In a now fully established market, with no shortage of great-sounding options, the Sonos Roam was probably the most hotly anticipated portable speaker ever.
In fact, there is probably only a handful of companies that could hope to have similar impact without some truly game-changing feature. Because, though Sonos is almost synonymous with wireless speakers – in mass-market terms at least – it has taken until 2021 to release one that is fully portable and geared totally towards outside living.
We’ve already published our Sonos Roam review, but there’s more to this migratory little speaker than just how good it sounds. Here is everything we think you need to know to get the best out of Sonos’s latest release – and make it worth that long, long wait.
What is Sonos Roam?
In short, the Roam is the first truly portable wireless speaker living within Sonos’s family of multi-room products. That means, as well as accompanying you to the park and soundtracking your outing via Bluetooth, it can connect to every other Sonos product on your home wi-fi network.
The Roam isn’t strictly Sonos’s first Bluetooth speaker you could carry around in your backpack – that was the Sonos Move – but it is at least the first to leave you room for a laptop and packed lunch. You can think of the Move, released nearly two years ago, as more of a home and garden speaker than one you’d consider taking with you wherever you go.
The Roam’s dimensions and weight – 17 x 6.2 x 6cm (hwd) and 430g – are a big part of its appeal in that respect, but it also boasts an IP67 rating for water and dust resistance. That means it can be immersed in one metre of water for up to 30 minutes, while its built-in battery has the stamina for up to 10 hours of playback from a single charge.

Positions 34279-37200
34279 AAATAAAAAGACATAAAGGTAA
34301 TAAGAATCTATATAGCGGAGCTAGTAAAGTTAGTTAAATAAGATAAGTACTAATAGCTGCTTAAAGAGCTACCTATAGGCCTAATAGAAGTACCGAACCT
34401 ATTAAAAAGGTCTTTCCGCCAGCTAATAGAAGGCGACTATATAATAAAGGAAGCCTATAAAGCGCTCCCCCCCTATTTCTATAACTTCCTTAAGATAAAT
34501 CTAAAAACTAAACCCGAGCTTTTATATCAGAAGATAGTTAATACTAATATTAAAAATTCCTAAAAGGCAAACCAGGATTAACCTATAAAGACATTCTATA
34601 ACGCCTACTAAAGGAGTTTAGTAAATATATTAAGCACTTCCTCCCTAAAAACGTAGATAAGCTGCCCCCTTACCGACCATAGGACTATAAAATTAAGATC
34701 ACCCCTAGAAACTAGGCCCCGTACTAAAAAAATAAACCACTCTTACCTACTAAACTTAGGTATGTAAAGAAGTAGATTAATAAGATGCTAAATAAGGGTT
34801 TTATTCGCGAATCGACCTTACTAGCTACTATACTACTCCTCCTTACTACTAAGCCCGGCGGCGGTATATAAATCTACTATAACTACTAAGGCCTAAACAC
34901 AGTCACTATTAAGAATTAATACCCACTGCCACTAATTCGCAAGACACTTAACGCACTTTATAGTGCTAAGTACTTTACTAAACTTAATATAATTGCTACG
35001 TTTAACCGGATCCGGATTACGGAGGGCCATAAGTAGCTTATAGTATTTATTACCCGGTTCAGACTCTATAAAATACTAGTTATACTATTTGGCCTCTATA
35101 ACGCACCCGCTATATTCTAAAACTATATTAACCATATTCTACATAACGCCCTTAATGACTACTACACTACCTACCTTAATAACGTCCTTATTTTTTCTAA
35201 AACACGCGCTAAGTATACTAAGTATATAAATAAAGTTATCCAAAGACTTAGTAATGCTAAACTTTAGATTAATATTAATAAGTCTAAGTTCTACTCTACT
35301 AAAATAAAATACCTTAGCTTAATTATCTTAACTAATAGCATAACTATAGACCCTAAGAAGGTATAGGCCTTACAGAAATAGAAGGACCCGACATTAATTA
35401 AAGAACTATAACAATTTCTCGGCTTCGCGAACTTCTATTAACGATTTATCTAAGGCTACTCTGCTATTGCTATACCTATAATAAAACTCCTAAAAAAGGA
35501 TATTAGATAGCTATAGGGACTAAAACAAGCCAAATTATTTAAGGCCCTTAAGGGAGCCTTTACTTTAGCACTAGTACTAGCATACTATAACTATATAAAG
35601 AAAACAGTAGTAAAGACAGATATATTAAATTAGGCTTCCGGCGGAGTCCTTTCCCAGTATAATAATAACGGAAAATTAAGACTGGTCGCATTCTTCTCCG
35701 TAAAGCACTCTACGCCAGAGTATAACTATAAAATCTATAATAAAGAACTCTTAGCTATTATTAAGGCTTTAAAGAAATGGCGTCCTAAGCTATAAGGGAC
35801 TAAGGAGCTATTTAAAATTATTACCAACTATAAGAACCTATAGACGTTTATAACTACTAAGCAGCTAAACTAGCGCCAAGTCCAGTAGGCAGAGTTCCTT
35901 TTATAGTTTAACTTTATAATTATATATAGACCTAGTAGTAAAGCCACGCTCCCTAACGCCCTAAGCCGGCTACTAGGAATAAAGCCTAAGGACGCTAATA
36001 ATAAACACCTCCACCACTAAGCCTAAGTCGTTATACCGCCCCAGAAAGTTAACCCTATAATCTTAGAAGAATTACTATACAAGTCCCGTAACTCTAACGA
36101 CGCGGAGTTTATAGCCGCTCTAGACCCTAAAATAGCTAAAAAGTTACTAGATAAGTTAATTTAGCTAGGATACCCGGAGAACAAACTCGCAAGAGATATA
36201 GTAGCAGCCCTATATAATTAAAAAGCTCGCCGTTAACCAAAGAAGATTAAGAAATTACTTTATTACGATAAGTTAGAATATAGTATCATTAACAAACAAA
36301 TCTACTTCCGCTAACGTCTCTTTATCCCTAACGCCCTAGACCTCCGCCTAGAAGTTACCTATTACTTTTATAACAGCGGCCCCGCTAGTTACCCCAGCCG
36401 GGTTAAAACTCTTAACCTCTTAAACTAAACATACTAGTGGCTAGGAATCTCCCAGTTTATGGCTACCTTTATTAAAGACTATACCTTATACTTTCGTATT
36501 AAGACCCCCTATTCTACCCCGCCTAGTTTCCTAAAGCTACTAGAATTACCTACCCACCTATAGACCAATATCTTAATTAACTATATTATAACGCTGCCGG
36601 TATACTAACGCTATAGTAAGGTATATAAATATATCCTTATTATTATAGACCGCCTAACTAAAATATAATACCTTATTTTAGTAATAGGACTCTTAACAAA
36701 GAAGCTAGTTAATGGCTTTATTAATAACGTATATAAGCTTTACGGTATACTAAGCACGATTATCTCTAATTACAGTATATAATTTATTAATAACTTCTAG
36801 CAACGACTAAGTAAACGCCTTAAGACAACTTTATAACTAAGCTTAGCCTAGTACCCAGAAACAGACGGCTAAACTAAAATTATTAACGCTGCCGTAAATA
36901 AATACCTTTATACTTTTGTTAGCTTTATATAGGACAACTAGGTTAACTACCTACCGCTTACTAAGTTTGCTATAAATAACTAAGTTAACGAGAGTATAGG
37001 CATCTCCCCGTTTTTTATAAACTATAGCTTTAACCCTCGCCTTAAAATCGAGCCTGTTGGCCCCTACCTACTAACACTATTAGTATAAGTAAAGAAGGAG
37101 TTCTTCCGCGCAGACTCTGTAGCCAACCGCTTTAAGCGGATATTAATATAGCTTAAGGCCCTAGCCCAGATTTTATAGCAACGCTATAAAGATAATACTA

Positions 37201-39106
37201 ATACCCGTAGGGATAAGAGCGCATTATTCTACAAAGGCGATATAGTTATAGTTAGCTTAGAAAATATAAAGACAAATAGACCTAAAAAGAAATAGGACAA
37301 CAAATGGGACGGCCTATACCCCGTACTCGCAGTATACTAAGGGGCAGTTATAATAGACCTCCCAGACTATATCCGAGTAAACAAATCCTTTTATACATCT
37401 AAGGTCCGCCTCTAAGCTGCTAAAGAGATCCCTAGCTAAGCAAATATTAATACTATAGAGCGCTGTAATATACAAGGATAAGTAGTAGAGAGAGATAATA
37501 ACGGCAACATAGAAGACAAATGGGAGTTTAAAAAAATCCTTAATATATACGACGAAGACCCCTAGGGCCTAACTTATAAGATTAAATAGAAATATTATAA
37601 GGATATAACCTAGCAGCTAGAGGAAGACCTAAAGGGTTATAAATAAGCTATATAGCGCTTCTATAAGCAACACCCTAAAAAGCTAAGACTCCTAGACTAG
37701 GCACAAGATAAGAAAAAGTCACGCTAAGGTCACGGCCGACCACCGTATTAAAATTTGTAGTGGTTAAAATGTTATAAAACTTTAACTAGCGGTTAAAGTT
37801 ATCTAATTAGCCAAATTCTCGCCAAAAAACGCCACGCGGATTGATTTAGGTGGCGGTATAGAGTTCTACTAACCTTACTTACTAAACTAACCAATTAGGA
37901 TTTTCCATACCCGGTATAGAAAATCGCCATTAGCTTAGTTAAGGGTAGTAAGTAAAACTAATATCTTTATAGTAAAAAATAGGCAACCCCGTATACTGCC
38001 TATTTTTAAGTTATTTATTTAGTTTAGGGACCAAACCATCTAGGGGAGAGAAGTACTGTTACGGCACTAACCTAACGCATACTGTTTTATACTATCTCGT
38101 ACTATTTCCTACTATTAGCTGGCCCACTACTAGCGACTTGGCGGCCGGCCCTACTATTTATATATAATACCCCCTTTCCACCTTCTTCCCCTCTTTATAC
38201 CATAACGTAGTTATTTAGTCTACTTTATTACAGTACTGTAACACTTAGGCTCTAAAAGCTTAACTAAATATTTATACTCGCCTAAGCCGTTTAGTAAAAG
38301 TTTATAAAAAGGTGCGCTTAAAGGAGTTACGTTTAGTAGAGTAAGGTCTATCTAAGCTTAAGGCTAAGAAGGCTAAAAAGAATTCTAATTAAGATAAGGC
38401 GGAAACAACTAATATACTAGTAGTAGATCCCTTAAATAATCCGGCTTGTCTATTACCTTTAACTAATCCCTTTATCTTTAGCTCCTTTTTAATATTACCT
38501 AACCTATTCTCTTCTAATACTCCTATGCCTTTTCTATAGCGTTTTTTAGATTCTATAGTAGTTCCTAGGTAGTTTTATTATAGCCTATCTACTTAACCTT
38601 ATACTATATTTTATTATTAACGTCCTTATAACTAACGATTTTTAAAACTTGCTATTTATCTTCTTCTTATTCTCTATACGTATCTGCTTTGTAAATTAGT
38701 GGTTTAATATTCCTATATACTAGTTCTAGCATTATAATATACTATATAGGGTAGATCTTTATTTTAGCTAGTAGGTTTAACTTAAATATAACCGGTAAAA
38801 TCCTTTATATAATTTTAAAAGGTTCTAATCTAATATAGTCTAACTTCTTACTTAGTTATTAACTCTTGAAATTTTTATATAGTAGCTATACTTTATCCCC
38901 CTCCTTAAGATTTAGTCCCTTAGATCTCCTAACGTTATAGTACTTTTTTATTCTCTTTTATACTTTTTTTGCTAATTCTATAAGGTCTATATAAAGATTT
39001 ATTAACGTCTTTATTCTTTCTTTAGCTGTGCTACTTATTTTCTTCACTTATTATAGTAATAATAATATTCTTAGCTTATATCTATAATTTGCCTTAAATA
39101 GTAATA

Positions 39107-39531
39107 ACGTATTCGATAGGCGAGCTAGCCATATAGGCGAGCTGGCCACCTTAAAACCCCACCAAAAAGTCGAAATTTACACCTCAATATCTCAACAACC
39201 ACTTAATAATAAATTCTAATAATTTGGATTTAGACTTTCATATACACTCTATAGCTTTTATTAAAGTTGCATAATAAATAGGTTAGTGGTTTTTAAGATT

Add in wi-fi and Apple AirPlay 2 connectivity, Amazon Alexa and Google assistant voice control, and the best multi-room app on the market, and there you have it: a portable speaker that only Sonos could make.
- Sonos Roam vs Sonos Move: which one is best for you?
Do I need one?
Other than the reality that nobody actually needs a wireless speaker, the answer to this question will depend on the marks you make in a few tick boxes. The Roam certainly isn’t the best-sounding wireless speaker you can buy for this money, which is why we gave it four stars in our review, so it’s a good question to ask yourself.
Firstly, do you have any other Sonos products or do you plan to? If the answer is no, then you’re possibly best off looking elsewhere for a go-everywhere speaker at this price. The integration to Sonos’s network is a huge selling point for the Roam, so really should be something you require in order to go this way.